Turn the clock back seven years and I was toiling away as a cub reporter at the Simcoe Reformer. Smack dab in the buckle of Ontario’s tobacco belt, there was no shortage of issues for this budding ag reporter to write about.
One of my first assignments on the farm watch, which I shared with veteran reporter Chris Thomas, would have happened around this time. It was Food Freedom Day, for which the 2010 edition happens to fall today.
I remember getting the press release from the Norfolk Federation of Agriculture and called a man who would soon become my favourite source while at The Reformer. It was past NFA president, Mike Strik, a large, kindly man who had the patience of Job when educating this city slicker with an interest in life on the land.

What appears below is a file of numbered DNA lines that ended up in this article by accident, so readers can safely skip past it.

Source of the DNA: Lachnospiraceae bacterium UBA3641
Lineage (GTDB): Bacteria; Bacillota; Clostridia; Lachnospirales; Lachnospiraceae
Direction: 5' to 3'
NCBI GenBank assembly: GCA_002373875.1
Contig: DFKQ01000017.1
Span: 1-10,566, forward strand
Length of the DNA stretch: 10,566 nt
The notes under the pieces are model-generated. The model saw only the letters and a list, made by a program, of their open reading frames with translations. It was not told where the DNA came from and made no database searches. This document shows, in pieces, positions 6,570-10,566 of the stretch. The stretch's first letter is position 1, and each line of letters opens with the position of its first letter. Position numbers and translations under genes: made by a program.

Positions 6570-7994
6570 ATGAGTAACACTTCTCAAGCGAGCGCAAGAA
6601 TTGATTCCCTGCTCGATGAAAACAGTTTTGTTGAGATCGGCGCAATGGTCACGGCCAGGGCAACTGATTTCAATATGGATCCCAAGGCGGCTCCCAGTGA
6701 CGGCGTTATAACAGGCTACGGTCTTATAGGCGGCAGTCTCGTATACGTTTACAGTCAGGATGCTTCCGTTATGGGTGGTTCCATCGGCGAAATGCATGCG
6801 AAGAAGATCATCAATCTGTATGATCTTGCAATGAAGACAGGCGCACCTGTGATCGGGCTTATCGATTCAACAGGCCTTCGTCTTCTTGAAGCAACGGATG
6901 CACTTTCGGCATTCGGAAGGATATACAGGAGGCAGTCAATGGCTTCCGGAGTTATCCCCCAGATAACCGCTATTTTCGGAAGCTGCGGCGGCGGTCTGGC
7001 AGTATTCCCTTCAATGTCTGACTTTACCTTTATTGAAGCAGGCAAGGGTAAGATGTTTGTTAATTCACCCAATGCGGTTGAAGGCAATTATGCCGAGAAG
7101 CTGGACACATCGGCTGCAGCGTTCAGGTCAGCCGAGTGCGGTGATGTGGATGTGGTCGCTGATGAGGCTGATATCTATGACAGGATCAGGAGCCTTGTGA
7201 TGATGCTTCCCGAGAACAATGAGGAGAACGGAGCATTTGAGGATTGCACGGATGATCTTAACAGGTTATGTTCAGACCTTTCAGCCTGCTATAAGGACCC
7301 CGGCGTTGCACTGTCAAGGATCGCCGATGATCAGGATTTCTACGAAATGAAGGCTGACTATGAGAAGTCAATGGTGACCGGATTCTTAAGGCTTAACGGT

One of my first questions was: ‘So how do you plan to celebrate?’
Food Freedom Day marks the day on the calendar when the average Canadian has earned enough money to cover their grocery bill for the entire year. Coming so early in the year (Tax Freedom Day, by contrast, isn’t until June), I thought this was a great deal.
But Mike’s answer was a polite and patient explanation that it wasn’t so much something to celebrate as to make people aware that Canada has exceptionally cheap yet safe food. Are farmers being paid enough? Do consumers really value what they’re being offered by their rural neighbours?
In some ways, Food Freedom Day is something to celebrate in the sense that we are fortunate to have such inexpensive, safe and healthy domestically produced food. But we also need to think about the true expense of that. How can farming stay sustainable and be a career of choice for young people if their livelihoods are being sacrificed for a good deal at the grocery store? What does that mean for the future of that cheap, safe and healthy food supply?
Just some food for thought. And, as the saying goes: Eat today? Thank a farmer.